for Rain Day
The students will identify the
different phases of the water cycle. (This lesson
is similar to the Snow Day Science
information with the students about the water
cycle. Use one of the aforementioned web sites
or read the book. Be sure to touch on the three
main points of evaporation, condensation, and
to the students that you are going to create
"rain" in the classroom. Set up the
experiment by putting ice in the metal pan and holding
it over the source of steam (either the boiling water
or the hot tap water.) If you are using hot tap
water, set the pan directly on top of the glass
container. The steam will
condense on the bottom of the pan, and when the
condensation becomes heavy enough, it will fall from
with the students how each part of the experiment
represents a phase of the water cycle in nature.
The steam is the evaporation of water from lakes,
streams, the ground, etc. The pan with the ice
represents the cold atmosphere where water droplets
condense and form clouds. The water falling from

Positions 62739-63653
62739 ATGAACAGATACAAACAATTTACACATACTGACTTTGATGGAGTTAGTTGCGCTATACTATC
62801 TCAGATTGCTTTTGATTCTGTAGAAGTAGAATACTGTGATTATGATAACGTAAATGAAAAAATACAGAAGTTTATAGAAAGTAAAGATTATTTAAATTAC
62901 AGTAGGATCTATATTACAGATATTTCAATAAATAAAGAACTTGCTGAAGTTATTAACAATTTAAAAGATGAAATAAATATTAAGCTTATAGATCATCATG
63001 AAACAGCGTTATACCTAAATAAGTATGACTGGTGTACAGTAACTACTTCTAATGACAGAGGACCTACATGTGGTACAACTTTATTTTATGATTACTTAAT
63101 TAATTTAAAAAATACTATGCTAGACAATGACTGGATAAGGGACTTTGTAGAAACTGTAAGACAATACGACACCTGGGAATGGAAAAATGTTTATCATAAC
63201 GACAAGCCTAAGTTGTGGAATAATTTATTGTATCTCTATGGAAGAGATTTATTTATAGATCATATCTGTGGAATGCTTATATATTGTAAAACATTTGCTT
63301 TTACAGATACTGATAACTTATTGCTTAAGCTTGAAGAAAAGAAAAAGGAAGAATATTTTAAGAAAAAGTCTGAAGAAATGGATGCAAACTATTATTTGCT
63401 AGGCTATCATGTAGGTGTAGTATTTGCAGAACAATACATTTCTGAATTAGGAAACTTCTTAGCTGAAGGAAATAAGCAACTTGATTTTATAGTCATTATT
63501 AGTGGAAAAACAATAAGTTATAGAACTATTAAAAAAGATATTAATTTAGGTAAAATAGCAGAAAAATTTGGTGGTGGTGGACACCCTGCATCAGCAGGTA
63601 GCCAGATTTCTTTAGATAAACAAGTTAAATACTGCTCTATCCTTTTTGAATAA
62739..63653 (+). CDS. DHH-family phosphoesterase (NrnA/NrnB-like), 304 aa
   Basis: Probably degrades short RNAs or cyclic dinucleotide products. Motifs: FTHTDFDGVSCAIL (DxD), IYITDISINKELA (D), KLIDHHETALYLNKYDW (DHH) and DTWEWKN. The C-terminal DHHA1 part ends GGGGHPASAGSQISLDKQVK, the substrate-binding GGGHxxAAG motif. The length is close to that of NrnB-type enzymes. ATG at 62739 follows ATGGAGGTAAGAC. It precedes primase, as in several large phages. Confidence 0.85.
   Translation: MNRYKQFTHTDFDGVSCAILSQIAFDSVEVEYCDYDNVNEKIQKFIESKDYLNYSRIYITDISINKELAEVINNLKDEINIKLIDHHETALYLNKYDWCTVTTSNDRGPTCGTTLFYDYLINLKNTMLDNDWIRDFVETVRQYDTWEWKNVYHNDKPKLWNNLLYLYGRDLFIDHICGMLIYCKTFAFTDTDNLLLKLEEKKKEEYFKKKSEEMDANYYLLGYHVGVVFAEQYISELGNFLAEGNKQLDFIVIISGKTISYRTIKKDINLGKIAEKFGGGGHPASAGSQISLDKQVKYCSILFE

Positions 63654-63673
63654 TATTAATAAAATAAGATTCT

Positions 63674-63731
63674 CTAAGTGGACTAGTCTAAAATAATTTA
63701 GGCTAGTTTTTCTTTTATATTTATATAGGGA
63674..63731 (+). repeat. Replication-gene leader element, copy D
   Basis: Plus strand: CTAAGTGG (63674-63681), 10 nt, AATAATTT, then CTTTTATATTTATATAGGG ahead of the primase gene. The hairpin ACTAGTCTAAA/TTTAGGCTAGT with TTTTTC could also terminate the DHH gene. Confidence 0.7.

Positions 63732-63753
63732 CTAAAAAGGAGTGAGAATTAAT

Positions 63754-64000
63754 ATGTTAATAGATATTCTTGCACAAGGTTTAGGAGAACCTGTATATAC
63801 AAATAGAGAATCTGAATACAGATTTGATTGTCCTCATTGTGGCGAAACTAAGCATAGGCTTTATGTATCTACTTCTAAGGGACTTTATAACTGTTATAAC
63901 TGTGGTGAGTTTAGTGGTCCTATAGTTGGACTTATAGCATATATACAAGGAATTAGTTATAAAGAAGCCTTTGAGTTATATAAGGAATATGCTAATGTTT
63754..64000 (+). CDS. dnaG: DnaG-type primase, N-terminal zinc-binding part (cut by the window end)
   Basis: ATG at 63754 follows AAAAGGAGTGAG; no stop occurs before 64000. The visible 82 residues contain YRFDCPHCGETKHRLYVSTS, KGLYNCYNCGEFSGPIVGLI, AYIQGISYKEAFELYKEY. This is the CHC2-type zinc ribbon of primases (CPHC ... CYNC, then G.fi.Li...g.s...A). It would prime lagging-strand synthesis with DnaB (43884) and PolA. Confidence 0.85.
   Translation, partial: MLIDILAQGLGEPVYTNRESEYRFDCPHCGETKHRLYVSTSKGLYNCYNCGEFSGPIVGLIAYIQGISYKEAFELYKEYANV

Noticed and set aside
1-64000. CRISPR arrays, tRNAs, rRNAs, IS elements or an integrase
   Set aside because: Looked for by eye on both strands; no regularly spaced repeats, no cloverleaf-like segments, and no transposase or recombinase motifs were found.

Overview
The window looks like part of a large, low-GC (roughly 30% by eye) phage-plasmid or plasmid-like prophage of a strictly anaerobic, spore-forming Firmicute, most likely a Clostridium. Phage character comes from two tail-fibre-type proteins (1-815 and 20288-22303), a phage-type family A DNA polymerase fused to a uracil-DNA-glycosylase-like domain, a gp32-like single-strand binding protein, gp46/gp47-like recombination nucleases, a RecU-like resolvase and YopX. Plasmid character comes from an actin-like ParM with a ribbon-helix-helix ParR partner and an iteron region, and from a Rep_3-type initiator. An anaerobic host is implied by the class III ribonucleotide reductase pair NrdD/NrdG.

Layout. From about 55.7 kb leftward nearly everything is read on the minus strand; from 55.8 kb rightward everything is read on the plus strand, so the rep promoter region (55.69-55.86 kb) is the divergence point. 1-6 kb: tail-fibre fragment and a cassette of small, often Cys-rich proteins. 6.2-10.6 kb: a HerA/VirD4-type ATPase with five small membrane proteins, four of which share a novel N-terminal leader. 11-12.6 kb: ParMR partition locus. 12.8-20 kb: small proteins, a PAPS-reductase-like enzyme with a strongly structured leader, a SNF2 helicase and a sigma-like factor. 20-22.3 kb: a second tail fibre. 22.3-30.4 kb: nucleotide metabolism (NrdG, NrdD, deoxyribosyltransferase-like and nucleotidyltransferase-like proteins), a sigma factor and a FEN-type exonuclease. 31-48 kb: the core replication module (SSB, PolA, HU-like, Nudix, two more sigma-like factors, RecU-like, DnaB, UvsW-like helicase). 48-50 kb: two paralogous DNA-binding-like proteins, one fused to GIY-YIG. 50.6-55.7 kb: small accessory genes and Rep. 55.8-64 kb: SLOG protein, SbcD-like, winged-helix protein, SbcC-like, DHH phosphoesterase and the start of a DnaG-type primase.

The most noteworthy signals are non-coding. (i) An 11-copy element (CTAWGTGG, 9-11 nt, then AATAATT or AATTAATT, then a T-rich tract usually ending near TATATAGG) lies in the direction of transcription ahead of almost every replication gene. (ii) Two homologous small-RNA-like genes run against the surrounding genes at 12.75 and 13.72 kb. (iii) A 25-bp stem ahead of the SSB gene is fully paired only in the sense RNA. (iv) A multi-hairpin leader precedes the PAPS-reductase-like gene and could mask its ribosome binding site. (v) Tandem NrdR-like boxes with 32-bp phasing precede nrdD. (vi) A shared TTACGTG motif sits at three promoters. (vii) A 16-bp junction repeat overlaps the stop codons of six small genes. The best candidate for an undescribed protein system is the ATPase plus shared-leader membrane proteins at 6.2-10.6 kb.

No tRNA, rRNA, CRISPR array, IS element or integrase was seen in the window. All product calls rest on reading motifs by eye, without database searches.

the bottom of the pan is the precipitation.
out the It's
Raining in My Classroom! Worksheet and have the
students complete the sheet for reinforcement.
a lesson on how rain affects other things in
nature. Brainstorm how plants, animals, and
humans all need water in order to survive. What
effects are there from draughts as well as floods?
different types of rainstorms. What causes
thunder and lightning? Flash, Crash, Rumble,
and Roll by Franklyn M. Branley is a good book to
use for information.
a meteorologist come in to the classroom and discuss
his/her job. How does he/she predict rain?
the scenery, plants, and animals found in a rainforest
with those found in a desert.
a lesson on evaporation. Place a small container
of water in a sunny place in the classroom and have
the students observe the level of water over a period